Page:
Battelle Developmental Inventory - 2nd Edition

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Battelle Developmental Inventory - 2
Jeffery Graham
PSY7610/Test And Measurements
June 15, 2012
Dr. Steven Schneider

Abstract

Table of Contents
Abstract…………………………………………………………………………………………....3 Introduction………………………………………………………………………………………..5 Article Summaries………………………………………………………………………………...7 Evaluation of BDI-2………………………………………………………………………………9 Conclusion……………………………………………………………………………...………..12 References………………………………………………………………………………………..14

Abstract
The Battelle Developmental Inventory – 2nd Edition (BDI-2) is psychoeducational testing instrument used in special education to assess developmental disorders in infants and young children. This paper looks into how the validity, reliability and norms for the BDI-2 were originally developed. The paper also investigates several articles related to the use of the BDI-2, it’s psychometric integrity and properties and validates why the BDI-2 is such a useful tool.

Introduction
The Battelle Developmental Inventory -2 (BDI-2) is a standardized assessment that measures children’s developmental performance across five domains and several sub domains. They are: * Adaptive Domain

* Self Care
* Personal Responsibility
* Personal-Social Domain
* Adult Interaction
* Peer Interaction
* Self-Concept and Social Role
* Communication Domain
* Receptive Communication
* Expressive Communication
* Motor Domain
* Gross Motor
* Fine Motor
* Perceptual Motor
* Cognitive Domain
* Attention and Memory
* Reasoning and Academic Skills
* Perception and Concepts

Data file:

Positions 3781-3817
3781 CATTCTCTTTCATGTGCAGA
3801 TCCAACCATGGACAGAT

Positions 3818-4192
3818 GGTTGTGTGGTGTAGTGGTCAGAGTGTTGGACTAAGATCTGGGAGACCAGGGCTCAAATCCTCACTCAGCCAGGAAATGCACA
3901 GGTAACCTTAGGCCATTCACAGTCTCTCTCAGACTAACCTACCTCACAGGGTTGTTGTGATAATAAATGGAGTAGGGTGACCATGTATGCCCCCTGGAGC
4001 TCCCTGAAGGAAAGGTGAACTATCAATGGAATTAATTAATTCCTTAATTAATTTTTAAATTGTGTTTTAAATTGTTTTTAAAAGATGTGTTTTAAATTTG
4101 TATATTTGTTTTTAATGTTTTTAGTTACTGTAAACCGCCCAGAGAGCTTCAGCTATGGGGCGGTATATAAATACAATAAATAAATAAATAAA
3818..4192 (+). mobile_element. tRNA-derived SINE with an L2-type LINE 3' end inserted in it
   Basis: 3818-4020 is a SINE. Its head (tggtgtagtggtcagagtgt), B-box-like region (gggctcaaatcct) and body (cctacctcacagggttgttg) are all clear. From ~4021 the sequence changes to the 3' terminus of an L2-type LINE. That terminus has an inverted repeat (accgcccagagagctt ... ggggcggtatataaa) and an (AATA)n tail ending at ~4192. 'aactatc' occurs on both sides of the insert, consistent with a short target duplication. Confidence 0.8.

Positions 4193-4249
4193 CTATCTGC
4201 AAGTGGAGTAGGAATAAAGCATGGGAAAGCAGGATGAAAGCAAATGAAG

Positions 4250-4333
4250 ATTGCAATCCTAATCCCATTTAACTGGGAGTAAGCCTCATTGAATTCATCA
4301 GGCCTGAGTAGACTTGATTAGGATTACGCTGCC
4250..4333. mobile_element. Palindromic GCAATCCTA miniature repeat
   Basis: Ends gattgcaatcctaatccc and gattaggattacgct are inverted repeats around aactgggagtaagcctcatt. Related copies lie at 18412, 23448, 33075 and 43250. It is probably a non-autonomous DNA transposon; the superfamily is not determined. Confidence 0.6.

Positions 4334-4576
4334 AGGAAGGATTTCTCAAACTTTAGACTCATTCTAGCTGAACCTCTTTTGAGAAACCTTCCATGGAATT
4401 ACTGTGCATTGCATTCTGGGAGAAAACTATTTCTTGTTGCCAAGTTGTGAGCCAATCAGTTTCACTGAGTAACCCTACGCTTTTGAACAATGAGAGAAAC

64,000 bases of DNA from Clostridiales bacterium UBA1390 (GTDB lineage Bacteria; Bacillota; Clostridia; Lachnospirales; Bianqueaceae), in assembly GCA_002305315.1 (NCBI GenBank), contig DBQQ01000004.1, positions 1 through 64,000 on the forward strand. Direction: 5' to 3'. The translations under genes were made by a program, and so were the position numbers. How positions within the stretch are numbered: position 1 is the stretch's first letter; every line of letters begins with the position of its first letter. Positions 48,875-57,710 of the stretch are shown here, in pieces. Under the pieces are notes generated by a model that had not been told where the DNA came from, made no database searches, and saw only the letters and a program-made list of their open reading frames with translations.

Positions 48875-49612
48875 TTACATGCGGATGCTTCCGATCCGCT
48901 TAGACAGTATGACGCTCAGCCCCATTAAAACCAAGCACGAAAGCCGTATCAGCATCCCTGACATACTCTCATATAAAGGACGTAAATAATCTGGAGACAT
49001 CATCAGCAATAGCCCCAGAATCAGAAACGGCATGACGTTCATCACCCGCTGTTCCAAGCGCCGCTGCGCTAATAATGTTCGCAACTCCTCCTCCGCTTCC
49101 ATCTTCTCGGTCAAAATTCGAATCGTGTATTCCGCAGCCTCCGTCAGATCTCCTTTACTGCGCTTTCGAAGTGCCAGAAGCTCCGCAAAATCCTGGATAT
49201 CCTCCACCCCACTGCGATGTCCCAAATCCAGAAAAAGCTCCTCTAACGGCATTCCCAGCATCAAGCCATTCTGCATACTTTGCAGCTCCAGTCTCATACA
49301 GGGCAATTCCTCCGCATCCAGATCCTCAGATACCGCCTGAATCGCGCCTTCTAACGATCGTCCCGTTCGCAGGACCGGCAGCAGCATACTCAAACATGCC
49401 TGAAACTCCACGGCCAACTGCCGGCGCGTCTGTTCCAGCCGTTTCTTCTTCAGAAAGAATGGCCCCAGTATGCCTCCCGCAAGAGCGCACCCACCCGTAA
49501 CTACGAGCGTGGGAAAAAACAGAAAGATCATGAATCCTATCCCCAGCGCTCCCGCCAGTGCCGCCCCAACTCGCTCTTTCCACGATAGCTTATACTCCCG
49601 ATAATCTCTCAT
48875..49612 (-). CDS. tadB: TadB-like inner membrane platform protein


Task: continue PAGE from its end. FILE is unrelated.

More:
Information from the BDI-2 can be used to provide information concerning the child’s progress as well as data used for creating an Individualized Education Program. The BDI-2 consists of observing the child, having the evaluator interact with the child using different manipulatives, i.e. toys, games or structured tasks and a parent interview. During the screening, the evaluator is looking at the child’s ability to follow directions and completed the chosen tasks. In the event that an area cannot be tested during the session, information from the parent interview can be used as a supplement. The BDI-2 gives a Developmental Quotient (DQ) for each domain, represented in the column labeled Scaled Scores. This number scores at an average of 100, and helps the evaluators to determine performance-based eligibility. If the child’s DQ is more than 23 points under the average (a score of 77 or less), the child may be eligible for special education services in that developmental domain (Elbaum et al., 2010). The BDI-2 is a psychoeducational instrument used heavily in special education testing and can be used to assess children from birth until they turn 12. It’s original intent was to measure and detect assets and deficiencies in developing infants and young children, so as to identify children who have developmental delays, as well as those who may be developmentally advanced (Newborg et al., 2005). Being that there are several testing instruments related to assessing developmental disorders in infants and young children, such as the Young Children’s Achievement Test (YCAT) and Woodcock Johnson, the question is whether the BDI-2 is valid and reliable, and if so is more reliable and valid than other testing instruments used in special education. Based on the literature regarding the BDI-2 and other developmental disorder testing instruments, the BDI-2 is one of the best assessment tools based on it’s reliability and validity and is referred to as the “gold standard” by which other testing measurements are compared to (Dahl et al., 2012). One theory that is relevant to the BDI-2 is the classical test theory that looks to understand and improve reliability of test. Classical test theory posits that individual taking a test would have some a true score if there weren’t in mistakes in how the test was measures,...
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